Facebook shares slumped around 5% as markets opened at the end of a 'lock up' of millions of the company's shares.
The fall comes as investors were given the opportunity to sell 'locked up' stock for the first time since the company's flotation.
Following the social media network's notorious initial public offering (IPO) in May, the lock-up period that forced pre-float investors to keep hold of shares will end, flooding the stock exchange with an extra 271 million shares.
When Facebook went public three months ago, 421 million shares were issued at $38 (£24.20) each, rising as high as $45 (£28.66) each after trading began.
But, since then, concerns have been raised over the company's falling share price, closing on Wednesday at $20.74 (£13.21) per share.
Analysts are now questioning the moves shareholders, including Goldman Sachs (NYSE: GS - news) and Microsoft (NasdaqGS: MSFT - news) , will make - testing their long-term investment commitments to the social networking site.
But Steve Place, a founder of options analytics firm investingwithoptions.com, said the drop in Facebook's share price could be a good thing for the company.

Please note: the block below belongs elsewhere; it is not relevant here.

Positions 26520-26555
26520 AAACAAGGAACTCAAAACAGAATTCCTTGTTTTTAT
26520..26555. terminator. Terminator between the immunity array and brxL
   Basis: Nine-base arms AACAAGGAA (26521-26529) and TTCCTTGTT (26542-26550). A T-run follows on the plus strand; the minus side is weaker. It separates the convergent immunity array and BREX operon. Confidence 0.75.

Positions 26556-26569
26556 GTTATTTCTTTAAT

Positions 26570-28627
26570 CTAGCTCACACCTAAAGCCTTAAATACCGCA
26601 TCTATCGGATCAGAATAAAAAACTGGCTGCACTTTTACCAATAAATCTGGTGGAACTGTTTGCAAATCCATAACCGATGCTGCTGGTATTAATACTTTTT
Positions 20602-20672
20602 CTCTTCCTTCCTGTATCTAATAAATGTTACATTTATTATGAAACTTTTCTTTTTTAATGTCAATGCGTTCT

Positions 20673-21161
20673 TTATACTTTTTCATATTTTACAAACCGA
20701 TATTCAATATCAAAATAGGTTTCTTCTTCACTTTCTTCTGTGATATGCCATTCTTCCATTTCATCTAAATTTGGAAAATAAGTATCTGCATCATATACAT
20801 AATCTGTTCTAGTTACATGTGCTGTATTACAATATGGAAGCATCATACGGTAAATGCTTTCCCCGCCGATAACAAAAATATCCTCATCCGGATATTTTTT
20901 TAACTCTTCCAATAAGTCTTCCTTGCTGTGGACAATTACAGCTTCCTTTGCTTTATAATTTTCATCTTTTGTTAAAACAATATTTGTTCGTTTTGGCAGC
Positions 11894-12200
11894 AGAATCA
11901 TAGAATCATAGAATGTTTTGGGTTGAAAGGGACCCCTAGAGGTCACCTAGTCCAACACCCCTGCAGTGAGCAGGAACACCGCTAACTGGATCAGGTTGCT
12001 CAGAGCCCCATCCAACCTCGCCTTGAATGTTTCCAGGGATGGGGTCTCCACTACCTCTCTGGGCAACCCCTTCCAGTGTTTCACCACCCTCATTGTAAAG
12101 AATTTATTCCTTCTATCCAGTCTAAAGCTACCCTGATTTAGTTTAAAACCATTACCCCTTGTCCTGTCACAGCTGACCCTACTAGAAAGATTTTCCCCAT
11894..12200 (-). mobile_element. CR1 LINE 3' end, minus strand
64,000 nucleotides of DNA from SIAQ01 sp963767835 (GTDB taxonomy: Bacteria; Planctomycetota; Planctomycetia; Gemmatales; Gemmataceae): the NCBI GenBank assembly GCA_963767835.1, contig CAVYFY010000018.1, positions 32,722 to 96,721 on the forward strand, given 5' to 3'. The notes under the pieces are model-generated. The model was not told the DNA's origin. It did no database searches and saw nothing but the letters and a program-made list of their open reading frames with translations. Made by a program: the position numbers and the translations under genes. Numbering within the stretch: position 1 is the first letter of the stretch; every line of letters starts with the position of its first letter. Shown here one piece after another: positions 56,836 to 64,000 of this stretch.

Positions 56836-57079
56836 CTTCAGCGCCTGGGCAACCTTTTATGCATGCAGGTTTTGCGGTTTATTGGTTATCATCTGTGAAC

He said: "If Facebook was trading at $30 (£19.11), we would see a much larger effect from the lockup expiry. But at $20 (£12.74)? Not so much."
Mr Place explained that investors may choose to hold onto their stock in the hope its value will rebound and head back up.
Later in the year, yet more shares could hit the market, with 243 million available from October and a further 1.2 billion in November (Stuttgart: A0Z24E - news) .
Facebook's chief executive Mark Zuckerberg is obliged to keep hold of his stock until November 14.
It comes as reports have emerged that advertisers may soon be able target Facebook users more directly by posting adverts onto their news feeds.
Currently companies only have the ability to advertise products or brands to users who have 'liked' their pages.
Facebook is believed to be testing the scheme which, if successful, would open advertisers up to the site's one billion users, who have not necessarily become fans of particular brand pages.